For the fourth year in a row, the AHA will be running the Getting Started in Digital History workshop immediately prior to the start of the meeting, from 9:00 a.m. to 1:00 p.m. on Thursday, January 5, in the Colorado Convention Center (breakout locations TBA). Last year brought historians with an interest in using digital tools and resources together with experts in a range of digital-history methodologies. The workshop this year will include both beginner and intermediate hands-on sessions. Planned introductory sessions include tackling big-data projects, digital pedagogy, an introduction to mapping, and a session that introduces attendees to a user-friendly, entry-level toolkit for text analysis, timelines, and mapping. Advanced sessions include network analysis, 3D imaging in history pedagogy and research, and a syllabus workshop on integrating digital history methodology into every facet of your course. Our plenary lunch session, “Table Talks,” gives attendees the chance to network and chat in an informal setting with fellow attendees and session leaders as they delve into other important issues in digital history. Lunch will be provided for all attendees.


Session Descriptions

Introductory sessions are 75 minutes long, which gives our session leaders time to do an overview of the field and then tackle a few intro-level hands-on activities. Sessions include:

  • Why is it doing that? Turning primary sources into “big” data: From the humble spreadsheet to the majestic database, every attempt to aggregate and organize information digitally for humanities projects has to confront one problem: translating unformatted documents into machine-readable data. This workshop will walk attendees through methods for creating basic databases and best practices for interpreting and entering information. We’ll also look at common problems and pitfalls. No programming skills are necessary but familiarity with Excel is encouraged. (Leland Grigoli, Brown University)
  • Spatial History: Do you have a project that involves shifting geographic contexts, or movement and connection between places? Digital mapping and other components of spatial history may offer just what you need. We’ll start with basic definitions and concepts of historical GIS, then move to a brief hands-on introduction to the web-based mapping service Carto (formerly CartoDB). As time allows, we can also discuss specifics of the challenges and goals you have in mind. No prior knowledge of GIS is necessary. (Daniel Story, Indiana University–Bloomington)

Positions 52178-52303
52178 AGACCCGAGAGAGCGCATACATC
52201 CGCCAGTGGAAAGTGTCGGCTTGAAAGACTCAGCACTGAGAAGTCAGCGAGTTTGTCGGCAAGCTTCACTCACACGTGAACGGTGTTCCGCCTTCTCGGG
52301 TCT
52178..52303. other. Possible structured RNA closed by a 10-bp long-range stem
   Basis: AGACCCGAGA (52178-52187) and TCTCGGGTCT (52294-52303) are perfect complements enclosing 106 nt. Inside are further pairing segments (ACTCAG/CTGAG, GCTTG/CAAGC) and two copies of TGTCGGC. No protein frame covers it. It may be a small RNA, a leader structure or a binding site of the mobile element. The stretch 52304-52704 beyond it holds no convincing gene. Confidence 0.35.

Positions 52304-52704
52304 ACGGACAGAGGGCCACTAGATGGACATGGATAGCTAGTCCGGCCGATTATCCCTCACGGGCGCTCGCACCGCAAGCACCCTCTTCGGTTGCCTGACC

• Digital History Toolbox: The session will focus on incorporating entry-level mapping, text mining, and timelines into your teaching or research for the first time. We’ll use three web-based tools (Storymap.js, Voyant and Timeline.js) and give you a common dataset to work from. Along the way, we’ll also give you a few tips on how to get your own data in shape. (Lauren Tilton, Visiting Assistant Professor, University of Richmond)
  • Wikipedia and Digital Literacy: 91% of our students (and 53% of the general U.S. public) have used Wikipedia. It’s part of our digital culture, but it can also be a roadblock to “proper” history. This hands-on be-an-editor approach will show you how to use Wikipedia’s weaknesses to train student-historians to be better historians and to be more critical not just of Wikipedia but of many other online sources of history. (Jami Mathewson, Wiki Education Foundation)

Intermediate sessions are 3 hours long and give attendees a hands-on introduction to a single methodology, with the goal of sending our attendees home with enough skill to develop their own entry-level project. Sessions include:

  • Digital History and Web Scraping: There are so many exciting sources online–but how to find them? This workshop takes attendees through the process of finding sources online, both based on the Web and in social media, before briefly discussing various ways to analyze and preserve this material. Most of the class can be done in the Web browser, as we explore various source repositories, the Doc Now web tool for Twitter collection and analysis tools. (Ian Milligan, University of Waterloo)
  • Network Analysis: Historians working out the complex documentary relationships between people and institutions can often find surprising, or previously unexplored, connections by using network analysis and its visual representations. This workshop will help participants familiarize themselves with basic network-analysis vocabulary as well as using Gephi for network analysis and visualization. (Jason Heppler, University of Nebraskas)
  • 3D Imaging and Computer Vision in History: a material-culture approach to digital history that explores the use of simple digital tools to create digital models and exhibitions. (Austin Mason, Carleton College)
  • Digital Syllabus Workshop: This pedagogy session will give participants a full 3-hour workshop on the full integration of digital history methods into a syllabus. Attendees will go home with at least one draft syllabus that focuses on either building a dedicated digital-history course from the ground up or integrating digital-history methodology into an existing topical course. (Kalani Craig, Indiana University-Bloomington)


Registration for the workshop can be purchased in advance ($35, $5 for students) while registering for the annual meeting. Registration includes a boxed lunch. Please note that you do not need to pick up your badge before attending the pre-meeting workshop. Once registrants are in the AHA system, they’ll receive an survey email from Rebecca Wingo, one of the workshop organizers, with a more detailed list of session descriptions and the option to rank those sessions.

We look forward to seeing you there.